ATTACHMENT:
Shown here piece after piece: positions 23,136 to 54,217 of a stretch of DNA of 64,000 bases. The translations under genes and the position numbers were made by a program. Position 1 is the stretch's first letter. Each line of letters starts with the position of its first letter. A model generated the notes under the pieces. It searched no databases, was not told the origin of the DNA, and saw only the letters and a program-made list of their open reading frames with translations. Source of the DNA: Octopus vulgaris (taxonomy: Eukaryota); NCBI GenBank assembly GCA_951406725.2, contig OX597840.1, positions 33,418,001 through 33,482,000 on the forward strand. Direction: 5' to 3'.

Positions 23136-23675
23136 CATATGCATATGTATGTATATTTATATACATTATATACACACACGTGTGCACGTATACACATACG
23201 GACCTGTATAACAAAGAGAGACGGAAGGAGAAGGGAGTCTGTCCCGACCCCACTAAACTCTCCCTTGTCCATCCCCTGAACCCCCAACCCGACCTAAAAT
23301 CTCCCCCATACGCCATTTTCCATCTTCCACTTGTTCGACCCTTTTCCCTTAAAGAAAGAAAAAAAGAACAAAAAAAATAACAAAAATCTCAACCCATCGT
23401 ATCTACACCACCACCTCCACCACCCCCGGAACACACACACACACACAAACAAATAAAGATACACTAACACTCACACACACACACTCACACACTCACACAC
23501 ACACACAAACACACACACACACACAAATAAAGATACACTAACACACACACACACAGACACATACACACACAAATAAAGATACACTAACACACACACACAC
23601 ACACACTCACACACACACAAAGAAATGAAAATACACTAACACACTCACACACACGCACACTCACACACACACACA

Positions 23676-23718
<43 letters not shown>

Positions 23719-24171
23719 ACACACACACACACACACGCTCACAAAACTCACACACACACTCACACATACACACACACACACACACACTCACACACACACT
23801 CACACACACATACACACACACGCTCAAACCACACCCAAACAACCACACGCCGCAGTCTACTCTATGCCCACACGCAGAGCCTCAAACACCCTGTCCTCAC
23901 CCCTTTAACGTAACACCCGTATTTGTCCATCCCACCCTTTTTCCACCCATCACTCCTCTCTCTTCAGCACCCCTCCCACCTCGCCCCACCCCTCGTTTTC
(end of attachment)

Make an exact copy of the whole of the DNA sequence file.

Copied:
Shown here piece after piece: positions 23,136 to 54,217 of a stretch of DNA of 64,000 bases. The translations under genes and the position numbers were made by a program. Position 1 is the stretch's first letter. Each line of letters starts with the position of its first letter. A model generated the notes under the pieces. It searched no databases, was not told the origin of the DNA, and saw only the letters and a program-made list of their open reading frames with translations. Source of the DNA: Octopus vulgaris (taxonomy: Eukaryota); NCBI GenBank assembly GCA_951406725.2, contig OX597840.1, positions 33,418,001 through 33,482,000 on the forward strand. Direction: 5' to 3'.

Positions 23136-23675
23136 CATATGCATATGTATGTATATTTATATACATTATATACACACACGTGTGCACGTATACACATACG
23201 GACCTGTATAACAAAGAGAGACGGAAGGAGAAGGGAGTCTGTCCCGACCCCACTAAACTCTCCCTTGTCCATCCCCTGAACCCCCAACCCGACCTAAAAT
23301 CTCCCCCATACGCCATTTTCCATCTTCCACTTGTTCGACCCTTTTCCCTTAAAGAAAGAAAAAAAGAACAAAAAAAATAACAAAAATCTCAACCCATCGT
23401 ATCTACACCACCACCTCCACCACCCCCGGAACACACACACACACACAAACAAATAAAGATACACTAACACTCACACACACACACTCACACACTCACACAC
23501 ACACACAAACACACACACACACACAAATAAAGATACACTAACACACACACACACAGACACATACACACACAAATAAAGATACACTAACACACACACACAC
23601 ACACACTCACACACACACAAAGAAATGAAAATACACTAACACACTCACACACACGCACACTCACACACACACACA

Positions 23676-23718
<43 letters not shown>

Positions 23719-24171
23719 ACACACACACACACACACGCTCACAAAACTCACACACACACTCACACATACACACACACACACACACACTCACACACACACT
23801 CACACACACATACACACACACGCTCAAACCACACCCAAACAACCACACGCCGCAGTCTACTCTATGCCCACACGCAGAGCCTCAAACACCCTGTCCTCAC
23901 CCCTTTAACGTAACACCCGTATTTGTCCATCCCACCCTTTTTCCACCCATCACTCCTCTCTCTTCAGCACCCCTCCCACCTCGCCCCACCCCTCGTTTTC